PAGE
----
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The conventional method for chest compressions doesn’t have a great success rate. Doctors are pumping it up with a high-tech plunger.
In 1988, a 65-year-old man’s heart stopped at home. His wife and son didn’t know CPR, so in desperation they grabbed a toilet plunger to get his heart going until an ambulance showed up.
Later, after the man recovered at San Francisco General Hospital, his son gave the doctors there some advice: Put toilet plungers next to all of the beds in the coronary unit.
The hospital didn’t do that, but the idea got the doctors thinking about better ways to do CPR, or cardiopulmonary resuscitation, the conventional method for chest compressions after cardiac arrest. More than three decades later, at a meeting of emergency medical services directors this week in Hollywood, Fla., researchers presented data showing that using a plunger-like setup leads to remarkably better outcomes for reviving patients.
Traditional CPR doesn’t have a great track record: On average, just 7 percent of people who receive it before getting to the hospital are ultimately discharged with full brain function, according to a national registry of cardiac arrests treated by emergency medical workers in communities across the country.
“It is dismal,” said Dr. Keith Lurie, a cardiologist at the University of Minnesota Medical School who treated the plunger patient in 1988.
The new procedure, known as neuroprotective CPR, has three components. First, a silicone plunger forces the chest up and down, not only pushing blood out to the body, but drawing it back in to refill the heart. A plastic valve fits over a face mask or breathing tube to control pressure in the lungs.
The third piece is a body-positioning device sold by AdvancedCPR Solutions, a firm in Edina, Minn., that was founded by Dr. Lurie. A hinged support slowly elevates a supine patient into a partial sitting position. This allows oxygen-starved blood in the brain to drain more effectively and to be replenished more quickly with oxygenated blood.
The three pieces of equipment, which fit into a backpack, cost about $20,000 and can be used for several years. The devices have been separately approved by the Food and Drug Administration.
About four years ago, researchers began studying the combination of all three devices used in tandem. At this week’s meeting, Dr. Paul Pepe, a longtime CPR researcher and the director of Dallas County’s emergency medical services, reported results from 380 patients who could not be revived by defibrillation, making their odds of survival particularly bleak. Among those who received the new CPR method within 11 minutes of cardiac arrest, 6.1 percent survived with brain function intact, compared with just 0.6 percent who received traditional CPR.
He also reported significantly better odds for a subgroup of patients who had no heartbeat but had random electric activity in their heart muscles. The typical odds of survival for people in those circumstances are about 3 percent. But the patients in Dr. Pepe’s study who received neuroprotective CPR had a 10 percent chance of leaving the hospital neurologically intact.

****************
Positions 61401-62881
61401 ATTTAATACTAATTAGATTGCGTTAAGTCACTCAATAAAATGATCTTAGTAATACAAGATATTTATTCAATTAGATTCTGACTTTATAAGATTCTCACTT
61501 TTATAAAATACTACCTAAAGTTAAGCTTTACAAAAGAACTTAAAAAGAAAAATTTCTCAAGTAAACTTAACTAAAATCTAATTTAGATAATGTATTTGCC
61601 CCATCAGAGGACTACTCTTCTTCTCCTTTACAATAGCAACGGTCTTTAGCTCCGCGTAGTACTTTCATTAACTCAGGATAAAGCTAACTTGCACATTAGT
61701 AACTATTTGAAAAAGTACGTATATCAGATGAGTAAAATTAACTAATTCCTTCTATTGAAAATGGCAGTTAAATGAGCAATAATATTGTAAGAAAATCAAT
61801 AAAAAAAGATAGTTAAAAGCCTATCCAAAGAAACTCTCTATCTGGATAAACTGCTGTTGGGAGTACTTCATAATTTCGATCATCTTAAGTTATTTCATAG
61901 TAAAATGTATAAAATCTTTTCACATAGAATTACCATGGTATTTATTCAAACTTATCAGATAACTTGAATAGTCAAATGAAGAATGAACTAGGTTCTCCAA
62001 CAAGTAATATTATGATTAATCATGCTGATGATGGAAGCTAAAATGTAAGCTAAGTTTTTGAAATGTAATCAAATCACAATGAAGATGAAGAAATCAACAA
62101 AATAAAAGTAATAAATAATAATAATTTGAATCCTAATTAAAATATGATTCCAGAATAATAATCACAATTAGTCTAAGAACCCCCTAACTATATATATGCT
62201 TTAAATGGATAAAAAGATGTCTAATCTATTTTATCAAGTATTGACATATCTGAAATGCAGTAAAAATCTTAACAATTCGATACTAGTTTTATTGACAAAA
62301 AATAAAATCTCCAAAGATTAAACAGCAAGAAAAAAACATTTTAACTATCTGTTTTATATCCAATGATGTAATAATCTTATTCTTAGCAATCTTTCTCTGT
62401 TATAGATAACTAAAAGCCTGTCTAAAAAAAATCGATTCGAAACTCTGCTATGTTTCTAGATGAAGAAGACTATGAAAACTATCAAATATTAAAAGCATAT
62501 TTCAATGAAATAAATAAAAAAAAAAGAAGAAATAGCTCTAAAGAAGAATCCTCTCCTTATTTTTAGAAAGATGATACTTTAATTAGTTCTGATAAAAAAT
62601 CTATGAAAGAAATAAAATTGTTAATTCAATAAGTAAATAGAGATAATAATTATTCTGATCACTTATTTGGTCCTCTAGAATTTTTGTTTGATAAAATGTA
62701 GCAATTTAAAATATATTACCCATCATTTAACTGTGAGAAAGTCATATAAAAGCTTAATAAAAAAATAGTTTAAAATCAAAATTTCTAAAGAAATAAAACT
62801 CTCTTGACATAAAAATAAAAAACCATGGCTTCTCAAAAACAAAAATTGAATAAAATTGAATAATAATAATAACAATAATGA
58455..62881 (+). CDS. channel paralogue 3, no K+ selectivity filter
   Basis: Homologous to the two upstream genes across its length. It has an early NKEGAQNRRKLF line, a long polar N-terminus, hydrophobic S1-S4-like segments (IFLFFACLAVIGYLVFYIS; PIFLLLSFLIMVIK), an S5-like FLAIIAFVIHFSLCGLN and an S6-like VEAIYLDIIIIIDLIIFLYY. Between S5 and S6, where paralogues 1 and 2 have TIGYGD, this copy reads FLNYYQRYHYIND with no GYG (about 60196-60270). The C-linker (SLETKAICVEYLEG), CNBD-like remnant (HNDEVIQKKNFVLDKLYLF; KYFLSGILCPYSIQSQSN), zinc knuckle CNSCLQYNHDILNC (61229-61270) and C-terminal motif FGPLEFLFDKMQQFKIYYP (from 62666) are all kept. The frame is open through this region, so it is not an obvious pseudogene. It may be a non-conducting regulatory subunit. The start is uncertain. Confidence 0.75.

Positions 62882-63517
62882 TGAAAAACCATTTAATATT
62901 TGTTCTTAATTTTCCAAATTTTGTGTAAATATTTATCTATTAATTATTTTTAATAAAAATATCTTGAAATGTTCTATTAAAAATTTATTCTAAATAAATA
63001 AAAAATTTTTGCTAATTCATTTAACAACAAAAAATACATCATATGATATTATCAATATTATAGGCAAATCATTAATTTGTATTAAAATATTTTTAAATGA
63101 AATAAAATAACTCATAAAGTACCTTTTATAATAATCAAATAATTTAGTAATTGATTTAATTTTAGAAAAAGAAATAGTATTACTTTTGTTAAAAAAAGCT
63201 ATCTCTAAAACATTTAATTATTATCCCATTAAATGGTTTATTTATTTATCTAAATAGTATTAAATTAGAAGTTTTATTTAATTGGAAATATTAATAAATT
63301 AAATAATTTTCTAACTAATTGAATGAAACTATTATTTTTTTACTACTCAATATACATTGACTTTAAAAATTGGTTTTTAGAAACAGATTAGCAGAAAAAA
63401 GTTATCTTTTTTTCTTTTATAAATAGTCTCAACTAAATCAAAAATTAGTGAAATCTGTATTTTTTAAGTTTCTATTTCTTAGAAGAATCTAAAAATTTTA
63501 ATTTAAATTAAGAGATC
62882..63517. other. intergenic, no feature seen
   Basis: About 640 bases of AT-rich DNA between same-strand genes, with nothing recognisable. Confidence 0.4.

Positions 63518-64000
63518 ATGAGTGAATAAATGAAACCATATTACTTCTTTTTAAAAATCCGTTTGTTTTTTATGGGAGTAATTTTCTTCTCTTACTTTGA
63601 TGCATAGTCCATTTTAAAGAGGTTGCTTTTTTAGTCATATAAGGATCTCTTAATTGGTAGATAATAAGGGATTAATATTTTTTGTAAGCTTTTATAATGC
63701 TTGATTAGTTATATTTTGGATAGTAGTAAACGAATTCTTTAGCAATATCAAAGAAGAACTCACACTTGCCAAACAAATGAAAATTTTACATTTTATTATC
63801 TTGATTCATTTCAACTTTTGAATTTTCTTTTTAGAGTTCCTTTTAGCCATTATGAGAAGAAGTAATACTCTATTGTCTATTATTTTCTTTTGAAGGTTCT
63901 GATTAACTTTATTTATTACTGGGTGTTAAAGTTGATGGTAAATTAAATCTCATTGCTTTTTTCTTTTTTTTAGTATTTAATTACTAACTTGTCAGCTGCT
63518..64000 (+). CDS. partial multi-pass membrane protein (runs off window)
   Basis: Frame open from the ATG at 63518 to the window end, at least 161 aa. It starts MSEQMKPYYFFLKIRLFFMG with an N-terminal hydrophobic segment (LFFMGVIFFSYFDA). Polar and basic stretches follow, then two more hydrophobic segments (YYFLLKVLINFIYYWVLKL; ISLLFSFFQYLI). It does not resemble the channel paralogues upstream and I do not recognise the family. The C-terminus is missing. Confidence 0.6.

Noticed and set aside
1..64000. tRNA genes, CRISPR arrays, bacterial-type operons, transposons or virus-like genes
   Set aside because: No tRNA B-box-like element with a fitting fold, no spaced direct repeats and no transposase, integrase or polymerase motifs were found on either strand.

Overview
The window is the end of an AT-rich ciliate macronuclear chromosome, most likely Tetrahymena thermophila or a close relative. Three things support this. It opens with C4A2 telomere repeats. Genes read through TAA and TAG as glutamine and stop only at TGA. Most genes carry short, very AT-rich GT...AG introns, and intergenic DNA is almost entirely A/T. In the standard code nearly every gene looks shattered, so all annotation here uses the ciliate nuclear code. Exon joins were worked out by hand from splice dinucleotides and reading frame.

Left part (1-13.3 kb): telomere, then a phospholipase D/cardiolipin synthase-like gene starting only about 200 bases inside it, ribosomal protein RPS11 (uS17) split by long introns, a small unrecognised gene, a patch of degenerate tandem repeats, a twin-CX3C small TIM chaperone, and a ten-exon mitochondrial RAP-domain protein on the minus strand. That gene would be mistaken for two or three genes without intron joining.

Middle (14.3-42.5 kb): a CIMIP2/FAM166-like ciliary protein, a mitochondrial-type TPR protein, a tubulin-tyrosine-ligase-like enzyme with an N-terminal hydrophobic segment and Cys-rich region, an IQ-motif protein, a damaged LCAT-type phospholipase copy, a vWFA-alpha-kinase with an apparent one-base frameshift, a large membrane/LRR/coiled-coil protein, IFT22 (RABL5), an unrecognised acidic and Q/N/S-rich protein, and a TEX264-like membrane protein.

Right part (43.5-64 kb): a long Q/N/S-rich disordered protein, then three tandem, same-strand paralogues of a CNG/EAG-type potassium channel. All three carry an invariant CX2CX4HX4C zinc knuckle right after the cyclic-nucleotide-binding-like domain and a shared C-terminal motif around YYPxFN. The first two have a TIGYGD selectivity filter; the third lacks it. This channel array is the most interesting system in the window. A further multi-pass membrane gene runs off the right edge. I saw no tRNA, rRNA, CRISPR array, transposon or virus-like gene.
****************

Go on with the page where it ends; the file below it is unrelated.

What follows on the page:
Last year, a study carried out in four states found similar results. Patients who received neuroprotective CPR within 11 minutes of a 911 call were about three times as likely to survive with good brain function as those who received conventional CPR.
“This is the right thing to do,” Dr. Pepe said.
A couple of years ago, Jason Benjamin went into cardiac arrest after a workout at a gym in St. Augustine, Fla. A friend took him to a nearby fire department, where trained workers deployed the neuroprotective CPR gear. It took 24 minutes and multiple defibrillations to revive him.
After he recovered, Mr. Benjamin, a former emergency medical technician himself, was amazed to learn about the new approach that had saved his life. He read the studies and interviewed Dr. Lurie. The three-part procedure had several complicated names at the time. It was Mr. Benjamin who came up with the term neuroprotective CPR “because that’s what it’s doing,” Mr. Benjamin recalled, adding that “the focus was on protecting my brain.”
Dr. Karen Hirsch, a neurologist at Stanford University and a member of the CPR standards committee for the American Heart Association, said that the new approach was interesting and made physiological sense, but that the committee needed to see more research on patients before it could formally recommend it as a treatment option.
“We’re limited to the available data,” she said, adding that the committee would like to see a clinical trial in which people undergoing cardiac arrests are randomly assigned to conventional CPR or neuroprotective CPR. No such trials are happening in the United States.
Dr. Joe Holley, the medical director for the emergency medical service that serves Memphis and several surrounding communities, isn’t waiting for a larger trial. Two of his teams, he said, were getting neurologically intact survival rates of about 7 percent with conventional CPR. With neuroprotective CPR, the rates rose to around 23 percent.
His crews are coming back from emergency calls much happier these days, too, and patients are even showing up at fire stations to thank them for their help.
“That was a rare occurrence,” Dr. Holley said. “Now it’s almost a regular thing.”
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